Did I mention there were boss fights? “Now come on bro, they can’t be scary. They’re methodical practises consisting of attacking an exposed weak spot a set number of times”. Guess again, dawg. In the courtyard cemetery, you’ll have to go underground in order to remove the four chains from a suspended coffin, in order to open it. As each chain is removed you’ll hear demonic growls from within and blood seep out as it shakes around. So why the heck would you open and release the inevitably horrific creature that waits angrily inside? Duh, there’s a key in there too. And then there’s my encounter with Neptune the shark boss, as I’m forced to wade through waist-high water across a scaffolding, while it waits for me in the depths. I’ll scream every time she rockets to the surface, her gigantic teeth smashing together as she attempts to eat me whole. Then there’s a whole new level of creepiness with the introduction of the new boss exclusive to the remake: Lisa Trevor. Oh yes, Ms. Trevor...
An invincible, chain-bearing, hunched shadow of the sweet girl she once was, wearing the skin of her beloved mother’s face on her own. She won’t stop following you and groaning in despair, and all you can do is run. You’ll find excerpts of her diary that records the process of her transformation, an example of the many unsettling and tragic glimpses of the endless victims of the virus that many of the game’s files explore. Even as you’re reading, the game wants you to be uncomfortable.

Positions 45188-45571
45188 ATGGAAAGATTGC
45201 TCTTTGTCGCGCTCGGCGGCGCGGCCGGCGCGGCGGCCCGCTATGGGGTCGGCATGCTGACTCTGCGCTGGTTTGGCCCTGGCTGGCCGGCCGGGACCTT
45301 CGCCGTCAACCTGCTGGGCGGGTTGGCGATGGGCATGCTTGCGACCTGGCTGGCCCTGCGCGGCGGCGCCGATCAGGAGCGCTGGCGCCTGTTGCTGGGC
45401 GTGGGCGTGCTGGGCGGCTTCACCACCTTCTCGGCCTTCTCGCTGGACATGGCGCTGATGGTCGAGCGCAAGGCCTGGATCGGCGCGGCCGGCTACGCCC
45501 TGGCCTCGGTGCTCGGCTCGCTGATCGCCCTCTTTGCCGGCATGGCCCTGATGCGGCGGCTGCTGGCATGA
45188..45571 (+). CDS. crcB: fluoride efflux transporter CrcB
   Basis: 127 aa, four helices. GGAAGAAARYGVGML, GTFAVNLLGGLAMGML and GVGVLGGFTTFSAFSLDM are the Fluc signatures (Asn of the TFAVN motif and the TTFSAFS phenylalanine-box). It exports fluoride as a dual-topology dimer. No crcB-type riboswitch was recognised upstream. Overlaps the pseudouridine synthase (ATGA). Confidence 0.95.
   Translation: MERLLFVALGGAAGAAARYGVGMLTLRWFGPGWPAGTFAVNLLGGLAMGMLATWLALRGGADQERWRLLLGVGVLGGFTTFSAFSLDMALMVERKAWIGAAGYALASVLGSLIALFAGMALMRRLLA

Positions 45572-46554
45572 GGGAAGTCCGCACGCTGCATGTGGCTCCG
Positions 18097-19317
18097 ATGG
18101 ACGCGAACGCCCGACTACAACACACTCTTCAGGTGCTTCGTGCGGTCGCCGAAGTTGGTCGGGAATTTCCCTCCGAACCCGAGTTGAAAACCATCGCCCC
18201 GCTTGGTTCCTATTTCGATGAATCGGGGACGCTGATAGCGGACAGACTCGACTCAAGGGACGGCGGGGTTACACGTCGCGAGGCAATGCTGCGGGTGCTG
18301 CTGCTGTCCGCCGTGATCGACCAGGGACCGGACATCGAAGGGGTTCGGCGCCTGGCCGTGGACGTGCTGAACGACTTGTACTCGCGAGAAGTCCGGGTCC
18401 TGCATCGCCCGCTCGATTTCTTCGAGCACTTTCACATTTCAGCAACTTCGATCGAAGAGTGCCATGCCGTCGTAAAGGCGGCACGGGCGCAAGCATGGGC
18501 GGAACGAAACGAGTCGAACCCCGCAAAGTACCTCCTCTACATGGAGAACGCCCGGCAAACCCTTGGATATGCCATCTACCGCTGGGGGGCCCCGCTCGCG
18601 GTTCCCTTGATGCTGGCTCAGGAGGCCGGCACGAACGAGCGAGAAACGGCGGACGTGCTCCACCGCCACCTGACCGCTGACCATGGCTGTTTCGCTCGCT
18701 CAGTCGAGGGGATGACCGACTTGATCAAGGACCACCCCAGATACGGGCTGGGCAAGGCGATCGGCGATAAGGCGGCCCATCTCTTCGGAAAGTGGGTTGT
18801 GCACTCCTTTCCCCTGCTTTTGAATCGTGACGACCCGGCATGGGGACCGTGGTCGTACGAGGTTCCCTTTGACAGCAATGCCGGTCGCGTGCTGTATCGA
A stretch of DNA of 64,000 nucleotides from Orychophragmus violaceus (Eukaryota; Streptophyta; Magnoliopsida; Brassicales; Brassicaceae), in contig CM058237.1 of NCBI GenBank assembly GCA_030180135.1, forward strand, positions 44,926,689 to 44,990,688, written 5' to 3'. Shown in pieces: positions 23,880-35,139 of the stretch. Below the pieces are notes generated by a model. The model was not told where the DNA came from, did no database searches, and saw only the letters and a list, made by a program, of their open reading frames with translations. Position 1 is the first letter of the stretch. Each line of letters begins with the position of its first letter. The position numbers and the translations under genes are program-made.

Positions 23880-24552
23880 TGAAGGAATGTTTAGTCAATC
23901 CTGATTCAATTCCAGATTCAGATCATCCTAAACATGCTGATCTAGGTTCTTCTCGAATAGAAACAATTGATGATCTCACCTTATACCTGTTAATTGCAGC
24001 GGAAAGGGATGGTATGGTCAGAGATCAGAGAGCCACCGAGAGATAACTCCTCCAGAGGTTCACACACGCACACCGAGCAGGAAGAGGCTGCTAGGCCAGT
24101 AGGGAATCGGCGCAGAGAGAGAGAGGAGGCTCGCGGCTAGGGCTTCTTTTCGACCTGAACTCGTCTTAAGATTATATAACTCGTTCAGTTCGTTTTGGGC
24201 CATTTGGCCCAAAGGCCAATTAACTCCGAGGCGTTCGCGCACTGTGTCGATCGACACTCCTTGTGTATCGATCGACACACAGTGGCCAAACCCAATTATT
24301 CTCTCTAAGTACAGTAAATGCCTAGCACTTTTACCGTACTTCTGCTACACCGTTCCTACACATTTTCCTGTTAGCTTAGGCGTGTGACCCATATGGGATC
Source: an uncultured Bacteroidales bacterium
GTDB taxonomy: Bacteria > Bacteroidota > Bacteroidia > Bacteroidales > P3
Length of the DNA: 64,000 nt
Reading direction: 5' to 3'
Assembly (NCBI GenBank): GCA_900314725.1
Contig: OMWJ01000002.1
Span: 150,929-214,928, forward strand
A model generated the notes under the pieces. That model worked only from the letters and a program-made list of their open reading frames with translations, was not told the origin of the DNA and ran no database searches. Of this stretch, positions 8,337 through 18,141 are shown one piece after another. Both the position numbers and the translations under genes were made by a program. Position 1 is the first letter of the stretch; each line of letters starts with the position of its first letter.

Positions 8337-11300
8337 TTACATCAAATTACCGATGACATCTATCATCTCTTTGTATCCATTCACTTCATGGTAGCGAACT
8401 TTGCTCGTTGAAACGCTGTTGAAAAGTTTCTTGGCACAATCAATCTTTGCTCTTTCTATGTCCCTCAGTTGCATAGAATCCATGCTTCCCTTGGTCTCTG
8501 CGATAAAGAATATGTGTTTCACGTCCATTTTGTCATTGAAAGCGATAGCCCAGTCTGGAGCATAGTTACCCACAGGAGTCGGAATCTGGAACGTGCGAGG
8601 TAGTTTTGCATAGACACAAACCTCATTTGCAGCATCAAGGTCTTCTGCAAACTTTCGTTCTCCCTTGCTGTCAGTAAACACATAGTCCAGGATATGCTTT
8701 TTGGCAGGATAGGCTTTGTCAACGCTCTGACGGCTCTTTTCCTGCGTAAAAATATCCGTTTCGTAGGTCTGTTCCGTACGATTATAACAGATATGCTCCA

And gosh, those graphics. They blew my mind back then and a decade later it still looks stunning. Even as an early GC release, it puts later games to shame in the visual department. Characters models, monsters, environments are brought to life with stunning animations and amazing lighting effects. The sound design is similarly fantastic, as each groan, footstep, and thunder strike will instantly alert you.
I could go on about this game forever, as you can tell from this long blog post that I’ve had to separate into three parts. But I don’t want to spoil everything nor turn this into a novel. This game is definitely underrated in my opinion, and doesn’t seem to get the attention it deserves compared the other instalments. If you’re an RE or simply a horror fan I hope you’ll give this game a look if you haven’t before. Lisa is waiting for you and a hug.
In the final part, we’ll be looking into the future!